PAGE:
BludgerTrack: 53.3-46.7 to Labor

The BludgerTrack poll aggregate maintains its steady course overall, but with signs of the Greens losing ground.

Another fairly uneventful week in the world of BludgerTrack, which has only nudged 0.1% in favour of Labor on two-party preferred and one on the seat projection (the gain being in New South Wales), despite their one-point improvements in the week’s Newspoll and Essential Research polls. If there’s anything worth noting, it’s that the Greens have fallen below 9%, and One Nation are back up after a recent dip. Both pollsters also produced new numbers for the leadership trends, the only observable movement on which is that Scott Morrison’s net approval is slightly improving, for no immediately obvious reason. Full results through the link below.

Author: William Bowe

William Bowe is a Perth-based election analyst and occasional teacher of political science. His blog, The Poll Bludger, has existed in one form or another since 2004, and is one of the most heavily trafficked websites on Australian politics.

2,561 comments on “BludgerTrack: 53.3-46.7 to Labor”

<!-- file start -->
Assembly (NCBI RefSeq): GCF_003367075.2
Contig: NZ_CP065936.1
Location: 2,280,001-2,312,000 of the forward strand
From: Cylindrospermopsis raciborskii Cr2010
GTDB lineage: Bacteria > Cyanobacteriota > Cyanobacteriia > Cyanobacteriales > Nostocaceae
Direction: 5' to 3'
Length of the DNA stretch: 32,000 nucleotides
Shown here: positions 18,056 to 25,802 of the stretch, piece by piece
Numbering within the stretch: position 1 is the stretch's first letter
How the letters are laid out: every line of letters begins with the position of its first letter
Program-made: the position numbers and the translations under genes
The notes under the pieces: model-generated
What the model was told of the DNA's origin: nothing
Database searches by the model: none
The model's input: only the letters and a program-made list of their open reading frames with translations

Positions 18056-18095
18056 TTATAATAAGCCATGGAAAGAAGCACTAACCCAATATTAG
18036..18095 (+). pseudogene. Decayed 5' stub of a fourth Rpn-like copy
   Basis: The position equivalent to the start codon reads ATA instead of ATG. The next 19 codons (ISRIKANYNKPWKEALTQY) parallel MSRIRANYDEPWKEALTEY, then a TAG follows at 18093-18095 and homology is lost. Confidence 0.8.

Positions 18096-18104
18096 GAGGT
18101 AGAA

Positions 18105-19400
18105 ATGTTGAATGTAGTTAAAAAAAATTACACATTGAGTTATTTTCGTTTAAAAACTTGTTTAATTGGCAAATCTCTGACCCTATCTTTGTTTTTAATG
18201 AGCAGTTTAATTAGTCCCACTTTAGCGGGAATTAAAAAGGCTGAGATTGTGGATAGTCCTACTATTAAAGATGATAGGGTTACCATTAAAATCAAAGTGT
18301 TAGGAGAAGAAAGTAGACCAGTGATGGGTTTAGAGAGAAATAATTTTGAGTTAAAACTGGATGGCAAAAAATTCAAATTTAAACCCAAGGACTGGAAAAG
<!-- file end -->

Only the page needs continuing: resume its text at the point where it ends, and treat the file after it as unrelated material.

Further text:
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  1. It be interesting to see how the Green vote holds up in the State election.

    BludgerTrack has the federal NSW Green vote at 7%, the lowest of any State, with Victoria next on 8.2%.

  2. The G vote is ebbing.

    I’ve been trying to tell them this would happen. I’ve been candid and I’ve given them the correct analysis. For free. Yet they refuse to change their business plan. They campaign against themselves. They shake their wretched heads and blame their friends as well as their enemies for their misfortunes. Oh well, the tide will wash them away I guess.

    To be attacked by the Gs these days is really to be commended – their rebukes shine like bright medals.

  3. SilentMajority says:
    Friday, March 15, 2019 at 1:34 am
    Lets get this out early.

    Libs to get 50 seats or less.

    They have 75 now. I’m a-hoping they will lose at least half of these. I think 32…33…34….that would be enough to shake them up.

    The country needs change. We will vote for it. We will vote in overwhelming numbers against incumbent LNP members. There is no alternative now. Change is the essential thing.

  4. Will be interesting to see how close Newspoll is to the result on NSW election night.If it underestimates the Labor vote then the Libs could face the biggest defeat in history at the federal election.

  5. steve davis….I think cataclysmic defeat awaits the LNP. They have been an incredibly bad government. Just stupefyingly bad. All the campaign themes are running against them; and they are running against each other too; running into each other. They have betrayed their own most-loyal supporters. They have treated us all like idiots and they think we’ll never notice. They’re wrong. Voters have taken note and they will decimate the LNP for their insolence, incompetence and idiocy.

    Nothing will stop voters from coalescing around Labor.

  6. The Commons has voted against every leave with-a-deal, voted against leave without-a-deal and now voted against another people’s vote!